The Olympic House of 3XN opens in Lausanne
During the worldwide celebration of the Olympic Day, the International Olympic Committee (IOC) inaugurated its new headquarters, the Olympic House in Lausanne. The project, designed by the Danish architectural firm 3XN, aims to bring the IOC's staff – currently 500 employees at four locations in Lausanne – under one roof in one location. The new headquarters was built to promote the mission of international cooperation, transparency and sustainability.
The IOC decided in 2014 to continue consolidating its headquarters, and 3XN was selected in a multi-stage international architectural competition, which was certified by the International Union of Architects and led by a jury of renowned architects. After the competition, 3XN, together with the Swiss architecture firm IttenBrechbühl, supervised the construction of the project. Following the mission of the IOC, Olympic House is made up of five main objectives: movement, transparency, flexibility, sustainability and cooperation, each of which translates the basic principles of the Olympic Movement into a unified form. The building should authentically reflect the Olympism, the Olympic Movement and the role of the IOC as a catalyst for collaboration in an iconic form.
"It was the essence of the Olympic Movement and its values that inspired the design," said Kim Herforth Nielsen, co-founder and director of 3XN. "The Olympic House wants to create a high-quality work environment in which all IOC employees are united under one roof. Our design focuses on transparency and flow to facilitate and promote interaction, communication and knowledge sharing, as well as creating a highly efficient and sustainable workspace. "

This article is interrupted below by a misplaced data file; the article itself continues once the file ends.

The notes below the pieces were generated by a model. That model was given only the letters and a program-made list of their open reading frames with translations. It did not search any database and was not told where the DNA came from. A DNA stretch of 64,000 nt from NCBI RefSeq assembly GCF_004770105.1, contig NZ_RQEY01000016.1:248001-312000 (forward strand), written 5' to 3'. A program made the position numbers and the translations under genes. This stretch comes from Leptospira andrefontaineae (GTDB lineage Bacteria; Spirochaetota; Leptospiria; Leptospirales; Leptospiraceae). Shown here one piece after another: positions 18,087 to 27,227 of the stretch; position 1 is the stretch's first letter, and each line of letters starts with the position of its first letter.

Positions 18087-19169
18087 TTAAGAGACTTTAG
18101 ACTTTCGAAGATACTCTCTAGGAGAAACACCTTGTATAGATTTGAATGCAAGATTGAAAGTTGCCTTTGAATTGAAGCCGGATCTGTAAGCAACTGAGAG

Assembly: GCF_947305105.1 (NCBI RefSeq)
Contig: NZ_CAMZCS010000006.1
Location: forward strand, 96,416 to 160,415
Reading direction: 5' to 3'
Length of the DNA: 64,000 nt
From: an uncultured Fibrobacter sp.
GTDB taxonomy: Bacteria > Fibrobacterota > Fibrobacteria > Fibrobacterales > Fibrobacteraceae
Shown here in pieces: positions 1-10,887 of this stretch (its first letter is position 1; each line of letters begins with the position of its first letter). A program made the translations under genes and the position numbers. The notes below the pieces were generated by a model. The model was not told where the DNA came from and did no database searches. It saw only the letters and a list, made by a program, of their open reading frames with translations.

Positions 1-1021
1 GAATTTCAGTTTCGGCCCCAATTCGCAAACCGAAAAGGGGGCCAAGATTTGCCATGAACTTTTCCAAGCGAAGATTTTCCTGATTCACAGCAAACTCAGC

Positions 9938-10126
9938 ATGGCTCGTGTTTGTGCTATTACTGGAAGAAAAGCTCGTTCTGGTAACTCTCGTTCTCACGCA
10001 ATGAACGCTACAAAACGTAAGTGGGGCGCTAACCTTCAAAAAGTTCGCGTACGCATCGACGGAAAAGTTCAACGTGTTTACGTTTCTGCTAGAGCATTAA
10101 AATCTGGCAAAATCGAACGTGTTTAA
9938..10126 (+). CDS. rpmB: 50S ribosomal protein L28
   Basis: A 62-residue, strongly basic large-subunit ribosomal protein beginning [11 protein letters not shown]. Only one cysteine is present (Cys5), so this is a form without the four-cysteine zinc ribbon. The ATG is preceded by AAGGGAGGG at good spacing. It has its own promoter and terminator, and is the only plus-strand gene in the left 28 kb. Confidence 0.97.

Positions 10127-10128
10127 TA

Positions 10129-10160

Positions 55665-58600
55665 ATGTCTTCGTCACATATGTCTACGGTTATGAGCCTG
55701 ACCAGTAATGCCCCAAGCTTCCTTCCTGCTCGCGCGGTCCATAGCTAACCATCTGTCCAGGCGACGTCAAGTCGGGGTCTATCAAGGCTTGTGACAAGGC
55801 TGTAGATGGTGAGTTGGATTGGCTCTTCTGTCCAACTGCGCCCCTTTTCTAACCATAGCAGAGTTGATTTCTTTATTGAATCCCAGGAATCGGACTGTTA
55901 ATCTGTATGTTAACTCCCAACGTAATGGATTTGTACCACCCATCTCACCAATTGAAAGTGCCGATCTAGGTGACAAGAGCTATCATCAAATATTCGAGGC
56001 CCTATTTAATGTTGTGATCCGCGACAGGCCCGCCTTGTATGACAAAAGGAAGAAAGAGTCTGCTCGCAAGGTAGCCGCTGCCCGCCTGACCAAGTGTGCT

A trademark of the design, the façade honors the Olympic spirit by mimicking the graceful movements of an athlete. The dynamic, wavy flow of the façade looks different from all angles and conveys the energy of an athlete in motion. Exercise leads to a performance optimization in sports; Likewise, the formal manipulations of the building envelope directly affect their functioning. Inside, the Unity staircase, which refers to the Olympic rings, rises above the entire height of the building and connects the five floors through a central atrium. Following the principles of active design, the oak staircase and its periphery form the central area for social action and movement and promote the sense of community. Around the central staircase are arranged exhibition rooms, a cafeteria and meeting rooms, which promote a sense of community for the 500 regulars.
The Olympic House is an exemplary paradigm of circular economy in construction: 95% of the materials from the former administrative buildings on the site were either reused or recycled. In addition, Olympic House is a unique example of innovative collaboration between various stakeholders, including the IOC, some of the worldwide Olympic partners (Dow, Toyota and Panasonic), the architects (3XN and IttenBrechbühl), sustainability certification bodies, local authorities and suppliers and academics.
Olympic House has received three of the strictest certifications for sustainable construction, making it one of the most sustainable buildings in the world.
News via 3XN